Artist Profile: Valda Hsu, Guest Artist for the Chinese New Year Celebration at the Nelson-Atkins Museum of Art

Valda Hsu was born and raised in Taiwan. Hsu had traditional art training and as a child, she studied with a master at least six decades older than her. She spent months training in the traditional Chinese brush painting, absorbing her heritage with each stroke. But her Western education put her Chinese brush painting away and she came to America in 1983 to attend college and study art. After more than four years of study, she graduated from Art Center College of Design in Pasadena, Calif., with honors.

Hallmark Cards Inc. recruited Hsu to design and no one there knew of her traditional training. She worked for Hallmark for six years until she left to raise her children and become an art teacher. She is currently involved in teaching the Mandarin Chinese language and culture at St. Teresa’s Academy and at the Kansas City Art Institute. She is also a teaching artist with Kansas City Young Audiences. “I didn’t really use my traditional art for 12 years until some language learning students asked me to demonstrate something unusual. I showed them Chinese brush painting and they said that I should teach that as well.”

Hsu says she discovered that life took her full circle and she had to embrace her roots. “It was a little like going back to the beginning for me.” However, the interest in what she paints and what she teaches about culture, she knew she had intrinsic ties. While many museums and galleries feature Chinese art, Hsu wanted to make the work even more accessible. “When I perform at the Nelson-Atkins Museum of Art for the Chinese New Year, I am immersed in my heritage. I have the masters’ works around me. What I do allows people to see behind the glass. They can see how I hold the brush and feel the paper. They can smell the ink. I move this ancient and traditional art from behind the barriers.”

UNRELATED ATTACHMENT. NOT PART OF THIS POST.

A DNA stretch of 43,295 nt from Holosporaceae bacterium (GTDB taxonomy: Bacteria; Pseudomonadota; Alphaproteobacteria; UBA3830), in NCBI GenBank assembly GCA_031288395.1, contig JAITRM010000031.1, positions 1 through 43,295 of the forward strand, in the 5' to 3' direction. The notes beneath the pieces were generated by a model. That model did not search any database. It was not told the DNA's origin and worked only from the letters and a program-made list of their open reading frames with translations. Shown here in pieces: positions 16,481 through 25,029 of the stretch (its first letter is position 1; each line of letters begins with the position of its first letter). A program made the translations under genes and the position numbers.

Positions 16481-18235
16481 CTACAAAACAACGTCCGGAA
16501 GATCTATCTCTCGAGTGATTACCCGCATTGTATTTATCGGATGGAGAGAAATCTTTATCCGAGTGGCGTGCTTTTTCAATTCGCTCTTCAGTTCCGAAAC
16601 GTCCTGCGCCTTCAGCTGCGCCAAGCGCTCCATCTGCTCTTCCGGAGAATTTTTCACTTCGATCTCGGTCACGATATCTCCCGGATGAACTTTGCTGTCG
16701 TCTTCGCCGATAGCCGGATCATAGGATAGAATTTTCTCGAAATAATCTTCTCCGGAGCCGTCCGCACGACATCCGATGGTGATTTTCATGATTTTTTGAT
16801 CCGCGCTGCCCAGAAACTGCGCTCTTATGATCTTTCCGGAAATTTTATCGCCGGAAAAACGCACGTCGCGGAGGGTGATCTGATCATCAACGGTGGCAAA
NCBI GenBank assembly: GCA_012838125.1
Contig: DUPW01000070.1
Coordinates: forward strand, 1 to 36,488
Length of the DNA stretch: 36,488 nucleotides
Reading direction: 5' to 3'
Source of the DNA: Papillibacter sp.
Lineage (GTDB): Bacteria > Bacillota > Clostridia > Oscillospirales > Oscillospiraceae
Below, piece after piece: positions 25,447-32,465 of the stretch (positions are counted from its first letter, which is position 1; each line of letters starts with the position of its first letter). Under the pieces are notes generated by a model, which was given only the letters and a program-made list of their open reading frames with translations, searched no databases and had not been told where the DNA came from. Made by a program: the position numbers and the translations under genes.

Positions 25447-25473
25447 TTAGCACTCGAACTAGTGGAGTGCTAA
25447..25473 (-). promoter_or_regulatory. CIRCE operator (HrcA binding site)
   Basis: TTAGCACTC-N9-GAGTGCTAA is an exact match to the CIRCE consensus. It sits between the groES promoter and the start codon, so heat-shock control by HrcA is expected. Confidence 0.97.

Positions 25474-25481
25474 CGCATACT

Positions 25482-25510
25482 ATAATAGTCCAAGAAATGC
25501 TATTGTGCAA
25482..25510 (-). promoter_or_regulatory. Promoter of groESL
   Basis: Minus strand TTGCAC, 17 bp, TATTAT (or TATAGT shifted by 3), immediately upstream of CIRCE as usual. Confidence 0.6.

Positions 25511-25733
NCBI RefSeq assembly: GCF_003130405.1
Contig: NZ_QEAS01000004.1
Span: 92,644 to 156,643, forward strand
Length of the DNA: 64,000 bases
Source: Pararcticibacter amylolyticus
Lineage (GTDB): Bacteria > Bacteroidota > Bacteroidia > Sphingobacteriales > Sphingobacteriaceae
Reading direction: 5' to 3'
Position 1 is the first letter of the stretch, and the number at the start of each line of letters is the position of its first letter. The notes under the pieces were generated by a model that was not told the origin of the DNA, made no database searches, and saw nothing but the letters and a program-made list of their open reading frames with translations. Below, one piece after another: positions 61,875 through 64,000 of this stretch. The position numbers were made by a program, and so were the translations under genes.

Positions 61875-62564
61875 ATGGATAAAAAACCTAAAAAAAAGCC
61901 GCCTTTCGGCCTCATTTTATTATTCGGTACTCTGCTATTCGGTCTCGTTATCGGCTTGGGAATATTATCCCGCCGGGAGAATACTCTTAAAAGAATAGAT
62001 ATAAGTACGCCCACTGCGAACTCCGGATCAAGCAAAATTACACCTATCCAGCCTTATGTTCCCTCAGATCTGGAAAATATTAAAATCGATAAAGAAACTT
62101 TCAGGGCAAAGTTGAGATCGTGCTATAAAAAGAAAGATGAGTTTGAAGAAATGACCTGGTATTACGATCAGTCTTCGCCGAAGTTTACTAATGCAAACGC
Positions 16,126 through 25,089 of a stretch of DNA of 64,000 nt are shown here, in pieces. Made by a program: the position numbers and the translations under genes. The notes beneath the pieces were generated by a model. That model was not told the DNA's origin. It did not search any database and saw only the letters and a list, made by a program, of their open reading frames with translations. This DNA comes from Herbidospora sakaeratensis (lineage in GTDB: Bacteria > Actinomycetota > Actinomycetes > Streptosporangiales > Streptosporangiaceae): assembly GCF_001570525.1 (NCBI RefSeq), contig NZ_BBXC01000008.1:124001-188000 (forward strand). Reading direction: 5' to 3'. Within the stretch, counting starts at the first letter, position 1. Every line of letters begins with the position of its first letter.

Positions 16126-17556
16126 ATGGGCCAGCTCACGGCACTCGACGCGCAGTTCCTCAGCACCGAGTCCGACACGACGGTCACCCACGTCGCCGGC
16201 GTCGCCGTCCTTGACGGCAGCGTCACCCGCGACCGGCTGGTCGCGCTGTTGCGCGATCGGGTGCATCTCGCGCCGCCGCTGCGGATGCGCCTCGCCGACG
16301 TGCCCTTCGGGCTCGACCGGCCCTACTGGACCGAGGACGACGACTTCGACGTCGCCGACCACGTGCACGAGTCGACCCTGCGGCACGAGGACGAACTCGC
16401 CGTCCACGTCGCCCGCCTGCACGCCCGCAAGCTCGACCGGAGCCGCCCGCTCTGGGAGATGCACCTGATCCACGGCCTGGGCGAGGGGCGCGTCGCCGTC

Image-14Fundamentally, people appreciate art and often want to understand how the art is made. Hsu says the process strengthens the appreciation. Hsu demonstrates the connection between Chinese characters and painting with a Chinese brush. With her curriculum, students participate in painting animals, trees, and other traditional subjects from nature. They also make a signature stamp known as a chop, to sign the work as Chinese painters do.

“Our first written language was simple pictures so clearly writing and painting come from the same family,” she says. “In that realization, I take an audience through a sort of cross-cultural experience. It makes the world more interesting as we expand our minds. We see what we can share that is similar and what is different. The Nelson provides that place. I am proud to be in a city that has such treasures from China. The galleries at the Nelson represent some of the masters and it’s a gift. For me, I have the same spirit and I want to express that journey of life and of nature in ink. I want to share the experience.”

Kellie Houx

Kellie Houx is a writer and photographer. A graduate of Park University, she has 20 years of experience as a journalist. As a writer, wife and mom, she values education, arts, family and togetherness.

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